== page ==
Quick Project Snapshot
Uncovering the role of exosome derived lipids in Alzheimer’s disease.
Alzheimer’s disease (AD) is a progressive dementia affecting more than 40 million people worldwide. The lack of disease-modifying treatments and the knowledge that existing drugs offer only modest delays in symptom onset exacerbate the significant financial and emotional tolls that AD places on families and communities at large. A new approach to the study of Alzheimer’s disease is long overdue. In recent years, small extracellular vesicles released by the cell, called exosomes, have emerged as key players in neurodegenerative disease. Exosomes are important for two principal reasons, they contain a selection of proteins, RNA and lipids, which act as key players in cell-to-cell communication, and can be characterised to provide a snapshot of parental cell homeostasis.
The proposed project will access the wealth of lipidomic information contained within human brain exosomes. Lipids have been shown to play a fundamental role in influencing the various risk factors of AD and to be closely involved in the pathogenesis of AD. This will involve isolating and characterising exosomes from human control and Alzheimer’s disease brain. The aims are to afford the first lipid profile of brain derived exosomes and uncover the role of exosomal lipids in Alzheimer’s disease. The student will learn techniques including exosome isolation, western blotting, density gradients, electron microscopy and lipidomic profiling. This will be a collaborative research project with the Florey Institute of Neuroscience and Mental health and The University for Melbourne.
This project is co-supervised by Professor Gavin Reid at the Bio21 Institute
This laboratory has expertise in Medicinal Chemistry (in association with Prana Biotechnology) and in biomarker discovery. More recently, it has focussed on the pathways leading to Parkinson’s disease, especially around the oxidative modifications of tau.
The Australian Imaging, Biomarker and Lifestyle (AIBL) Study, the Dementia Collaborative Research Centres (DCRC) and the Cooperative Research Centre for Mental Health (CRCMH). AIBL, DCRC and the CRCMH are intimately involved in our research programs, relying on patient cohorts for biomarker and imaging discovery in both neurodegenerative and psychotic illness.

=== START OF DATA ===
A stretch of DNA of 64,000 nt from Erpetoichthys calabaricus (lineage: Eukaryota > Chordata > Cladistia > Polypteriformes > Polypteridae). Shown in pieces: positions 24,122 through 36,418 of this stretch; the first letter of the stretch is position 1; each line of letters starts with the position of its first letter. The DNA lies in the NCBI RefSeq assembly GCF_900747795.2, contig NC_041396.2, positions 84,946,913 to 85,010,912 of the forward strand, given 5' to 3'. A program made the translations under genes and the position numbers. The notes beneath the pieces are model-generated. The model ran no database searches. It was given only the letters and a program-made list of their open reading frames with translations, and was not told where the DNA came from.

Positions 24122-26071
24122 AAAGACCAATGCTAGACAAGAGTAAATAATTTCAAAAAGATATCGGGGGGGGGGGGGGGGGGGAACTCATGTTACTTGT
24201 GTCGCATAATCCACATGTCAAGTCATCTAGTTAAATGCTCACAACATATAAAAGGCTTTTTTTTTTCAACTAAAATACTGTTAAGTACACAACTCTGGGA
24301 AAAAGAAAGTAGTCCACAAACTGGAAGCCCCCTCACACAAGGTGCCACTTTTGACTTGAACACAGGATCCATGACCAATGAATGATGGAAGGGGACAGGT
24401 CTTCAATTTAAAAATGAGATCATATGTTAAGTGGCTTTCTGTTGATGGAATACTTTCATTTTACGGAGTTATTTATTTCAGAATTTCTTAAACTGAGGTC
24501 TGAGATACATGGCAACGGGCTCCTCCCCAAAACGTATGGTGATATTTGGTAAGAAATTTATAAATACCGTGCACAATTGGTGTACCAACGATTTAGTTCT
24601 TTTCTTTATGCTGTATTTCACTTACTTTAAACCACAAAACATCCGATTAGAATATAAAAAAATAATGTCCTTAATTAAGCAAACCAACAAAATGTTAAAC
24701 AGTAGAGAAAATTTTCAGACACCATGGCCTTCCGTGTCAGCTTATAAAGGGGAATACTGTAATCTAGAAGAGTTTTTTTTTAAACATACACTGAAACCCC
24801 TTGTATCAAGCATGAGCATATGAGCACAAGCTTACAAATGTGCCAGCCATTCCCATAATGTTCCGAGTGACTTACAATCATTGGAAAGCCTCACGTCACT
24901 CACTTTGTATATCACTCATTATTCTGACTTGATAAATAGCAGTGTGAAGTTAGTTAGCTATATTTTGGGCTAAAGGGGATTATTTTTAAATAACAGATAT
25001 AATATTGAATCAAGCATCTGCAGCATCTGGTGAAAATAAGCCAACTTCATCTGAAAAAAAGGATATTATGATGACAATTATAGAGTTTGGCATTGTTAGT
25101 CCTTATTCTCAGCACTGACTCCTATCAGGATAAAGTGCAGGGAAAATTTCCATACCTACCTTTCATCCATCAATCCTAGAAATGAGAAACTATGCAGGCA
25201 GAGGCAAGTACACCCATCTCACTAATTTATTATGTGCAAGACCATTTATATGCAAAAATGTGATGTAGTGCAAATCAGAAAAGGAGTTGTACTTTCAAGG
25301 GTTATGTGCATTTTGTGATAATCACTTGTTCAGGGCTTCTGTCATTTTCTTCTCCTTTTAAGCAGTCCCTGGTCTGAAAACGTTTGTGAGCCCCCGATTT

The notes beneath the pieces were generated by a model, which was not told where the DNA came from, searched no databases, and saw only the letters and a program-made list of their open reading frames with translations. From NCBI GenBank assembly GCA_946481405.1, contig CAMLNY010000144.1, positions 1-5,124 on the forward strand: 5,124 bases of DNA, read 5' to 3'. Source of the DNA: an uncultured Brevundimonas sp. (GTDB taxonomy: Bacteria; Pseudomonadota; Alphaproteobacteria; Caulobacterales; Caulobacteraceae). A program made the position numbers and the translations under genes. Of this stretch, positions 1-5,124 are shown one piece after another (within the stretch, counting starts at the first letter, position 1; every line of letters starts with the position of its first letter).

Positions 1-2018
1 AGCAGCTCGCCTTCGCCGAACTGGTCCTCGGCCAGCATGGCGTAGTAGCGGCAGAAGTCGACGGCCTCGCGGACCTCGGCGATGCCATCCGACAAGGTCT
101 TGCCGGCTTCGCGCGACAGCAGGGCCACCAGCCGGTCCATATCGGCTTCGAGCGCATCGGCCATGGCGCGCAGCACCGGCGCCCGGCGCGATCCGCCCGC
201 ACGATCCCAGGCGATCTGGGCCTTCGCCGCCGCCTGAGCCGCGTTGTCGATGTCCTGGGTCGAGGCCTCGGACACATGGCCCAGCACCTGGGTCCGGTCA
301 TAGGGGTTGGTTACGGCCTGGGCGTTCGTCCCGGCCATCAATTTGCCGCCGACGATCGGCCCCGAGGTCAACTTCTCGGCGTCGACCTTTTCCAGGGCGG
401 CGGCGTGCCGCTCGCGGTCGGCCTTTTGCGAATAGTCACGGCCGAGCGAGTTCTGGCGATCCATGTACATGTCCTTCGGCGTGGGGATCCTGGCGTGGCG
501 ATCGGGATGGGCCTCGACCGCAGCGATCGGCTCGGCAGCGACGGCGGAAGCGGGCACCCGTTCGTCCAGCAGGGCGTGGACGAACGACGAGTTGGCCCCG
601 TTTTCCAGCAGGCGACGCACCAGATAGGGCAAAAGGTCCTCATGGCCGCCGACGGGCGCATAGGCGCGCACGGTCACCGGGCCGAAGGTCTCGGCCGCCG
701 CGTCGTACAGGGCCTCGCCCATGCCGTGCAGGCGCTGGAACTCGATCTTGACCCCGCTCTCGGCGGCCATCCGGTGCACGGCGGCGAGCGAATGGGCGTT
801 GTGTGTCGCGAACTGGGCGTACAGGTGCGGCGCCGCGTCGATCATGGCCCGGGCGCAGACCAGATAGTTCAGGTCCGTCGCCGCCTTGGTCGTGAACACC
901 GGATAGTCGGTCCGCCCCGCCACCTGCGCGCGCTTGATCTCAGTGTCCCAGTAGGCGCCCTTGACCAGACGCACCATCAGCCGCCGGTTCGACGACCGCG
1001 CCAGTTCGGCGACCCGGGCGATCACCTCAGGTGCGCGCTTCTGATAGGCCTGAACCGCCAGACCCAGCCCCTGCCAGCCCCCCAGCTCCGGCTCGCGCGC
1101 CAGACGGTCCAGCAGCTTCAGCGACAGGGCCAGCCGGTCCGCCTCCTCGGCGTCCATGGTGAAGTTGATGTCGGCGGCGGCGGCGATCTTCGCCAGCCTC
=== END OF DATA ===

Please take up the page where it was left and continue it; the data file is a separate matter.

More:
Translation of our research findings into clinical practice will become more important over the next five years, as we move from a series of failed or equivocal phase 3 drug trials sponsored by the pharmaceutical industry. There is now general agreement that these drug trials need to be based at the earliest possible stage of Alzheimer’s disease, hence our participation in the Dominantly Inherited Alzheimer Network (DIAN) and the Anti-Amyloid Treatment in Asymptomatic Alzheimer’s disease (the A4 study). These two pre-clinical trials are designed to administer drugs in the preclinical phases of both familial and sporadic Alzheimer’s disease.
All Projects by this LabEffect of Abeta on excitotoxic signalling pathwaysEffect of tau phosphorylation on exosome release in cell culture systemsThe influence of alpha-synuclein on olfactionThe role of peroxinitrite in depressionThe role of tau protein in olfactory processesAre exosomes driving Alzheimer’s disease pathogenesis?Discovering how toxic proteins traffic from cell to cell in Alzheimer’s disease.Uncovering the role of exosome derived lipids in Alzheimer’s disease.
Dr Lachlan Thompson
Prof David Finkelstein
Scientists in the Neurodegeneration division interrogate how neurones live, die and can be rescued to improve brain function in degenerative conditions such as Parkinson’s and Motor Neuron Diseases. There is no effective treatment for Motor Neurone Disease and the incidence of Parkinson’s Disease is rising alarmingly in our aging community. Gene abnormalities, energy deprivation, toxic rubbish accumulation and inflammation all contribute to a toxic environment for brain cells. Our teams study these events in animal models and cultured cells, with a view to translating knowledge into new therapies for human patients.